This touching film about wounds left untended and the anguish caused by their neglect is a quietly touching drama. Amber Tamblyn gives an underplayed and very real performance as Sarah Russell. She seems numb upon hearing crushing news from a doctor. Returning home where she's loved would seem a natural move under the circumstances. But a tragedy more painful than the imperfections in her blood hang over her return.
Elizabeth Mastrantonio is Sarah's mother, who thinks Sarah is just there for a visit to share good news about college. Her head-in-the-sand optimism prompts Sarah's silence on both fronts. Her mother is so deeply troubled herself, unwilling to confront the past tragedy, that she cannot see or hear the anguish in Sarah's actions or words, and is blind to just how much her daughter is hurting.
Amber Tamblyn is marvelous in this Hallmark film in conveying the unspoken torment she lives with each day. Sarah tries to doctor those wounds with an attempt to connect with the woman who lives across the street. It is she who refers to Sarah as, "the Russell girl." Jennifer Ehle is quite marvelous as the other mother who has never truly dealt with what happened.
While rekindling a high school romance, Sarah makes slow progress and finds that repairs to her car and a wooden box are much simpler than fixing a damaged heart. An excellent script and touching performances with the ring of truth make this film deeply moving, rather than maudlin. It also offers hope that wounds finally brought out into the open and talked about have a chance at healing. A fine drama for the entire family.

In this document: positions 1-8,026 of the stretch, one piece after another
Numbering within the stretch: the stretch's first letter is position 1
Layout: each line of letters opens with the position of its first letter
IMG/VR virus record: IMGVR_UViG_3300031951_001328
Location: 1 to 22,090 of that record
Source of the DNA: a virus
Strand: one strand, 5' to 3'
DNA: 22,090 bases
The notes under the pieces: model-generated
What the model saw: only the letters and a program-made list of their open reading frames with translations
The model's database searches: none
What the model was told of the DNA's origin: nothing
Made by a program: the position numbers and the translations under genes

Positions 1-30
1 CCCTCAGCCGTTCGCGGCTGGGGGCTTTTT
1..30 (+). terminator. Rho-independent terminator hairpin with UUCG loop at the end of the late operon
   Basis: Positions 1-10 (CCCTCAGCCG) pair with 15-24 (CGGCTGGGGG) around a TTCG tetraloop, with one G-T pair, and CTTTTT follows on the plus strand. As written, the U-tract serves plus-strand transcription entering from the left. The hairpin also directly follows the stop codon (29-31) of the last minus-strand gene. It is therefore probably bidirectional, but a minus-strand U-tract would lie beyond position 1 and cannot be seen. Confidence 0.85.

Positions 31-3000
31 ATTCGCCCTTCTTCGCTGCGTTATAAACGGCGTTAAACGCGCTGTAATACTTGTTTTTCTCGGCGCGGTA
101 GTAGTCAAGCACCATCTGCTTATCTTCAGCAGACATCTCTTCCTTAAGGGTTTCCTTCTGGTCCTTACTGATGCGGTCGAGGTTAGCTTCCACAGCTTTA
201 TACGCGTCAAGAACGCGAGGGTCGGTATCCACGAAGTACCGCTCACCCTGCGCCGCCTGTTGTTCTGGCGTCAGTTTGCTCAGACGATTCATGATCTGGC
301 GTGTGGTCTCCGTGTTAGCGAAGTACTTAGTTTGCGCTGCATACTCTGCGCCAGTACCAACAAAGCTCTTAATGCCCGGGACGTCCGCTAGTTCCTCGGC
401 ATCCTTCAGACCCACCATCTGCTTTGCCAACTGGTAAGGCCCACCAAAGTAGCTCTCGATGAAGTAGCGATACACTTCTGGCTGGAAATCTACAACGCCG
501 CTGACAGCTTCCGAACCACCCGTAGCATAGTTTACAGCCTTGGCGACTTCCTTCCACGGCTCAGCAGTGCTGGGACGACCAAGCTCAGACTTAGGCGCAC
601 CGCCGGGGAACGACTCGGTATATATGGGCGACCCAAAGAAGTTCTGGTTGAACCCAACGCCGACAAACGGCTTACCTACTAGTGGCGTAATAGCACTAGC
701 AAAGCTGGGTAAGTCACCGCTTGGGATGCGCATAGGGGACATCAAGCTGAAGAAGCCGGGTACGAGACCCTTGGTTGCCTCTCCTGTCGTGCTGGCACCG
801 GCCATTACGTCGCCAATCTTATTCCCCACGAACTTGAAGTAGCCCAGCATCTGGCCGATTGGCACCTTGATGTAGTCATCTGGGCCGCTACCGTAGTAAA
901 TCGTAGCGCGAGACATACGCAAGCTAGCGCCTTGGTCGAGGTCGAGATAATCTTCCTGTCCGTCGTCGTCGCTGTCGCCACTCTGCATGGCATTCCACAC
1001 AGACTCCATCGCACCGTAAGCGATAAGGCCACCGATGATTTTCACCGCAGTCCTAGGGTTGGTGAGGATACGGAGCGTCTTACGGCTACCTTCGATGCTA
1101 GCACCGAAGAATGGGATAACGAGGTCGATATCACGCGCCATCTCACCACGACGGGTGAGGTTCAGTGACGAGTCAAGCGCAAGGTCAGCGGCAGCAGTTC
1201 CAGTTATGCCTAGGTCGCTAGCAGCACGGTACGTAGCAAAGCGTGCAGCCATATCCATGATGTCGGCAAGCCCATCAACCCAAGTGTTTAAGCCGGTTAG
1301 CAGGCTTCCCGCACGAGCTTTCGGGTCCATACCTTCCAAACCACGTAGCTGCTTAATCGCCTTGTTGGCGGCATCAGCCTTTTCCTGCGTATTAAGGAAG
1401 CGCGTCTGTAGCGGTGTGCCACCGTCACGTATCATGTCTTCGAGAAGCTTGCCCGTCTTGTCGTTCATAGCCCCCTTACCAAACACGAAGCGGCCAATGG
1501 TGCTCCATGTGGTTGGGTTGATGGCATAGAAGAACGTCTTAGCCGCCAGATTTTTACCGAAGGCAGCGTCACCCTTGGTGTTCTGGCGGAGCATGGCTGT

on March 19, 2008
Hallmark Hall of Fame films have the well-deserved reputation of being tearjerkers, and this film does not deviate from that classic Hallmark formula. Thematically, this film probes the role of guilt and blame and tacitly questions whether guilt and blame serve any productive purpose.
I watched this film with one of my best friends and her husband. My friend once told me point blank that she refuses to watch "i am Sam" with me when I suggested this rental option because she said that my uncontrollable crying (which I am famous for during movies) is as upsetting to her as the film's content. So, why she agreed to watch a Hallmark movie with me was more due to her celebrity worship of Amber Tamblyn (of Joan of Arcadia fame; my friend actually started petitions to get this series to remain on the air) than tolerance for my emotional outpouring.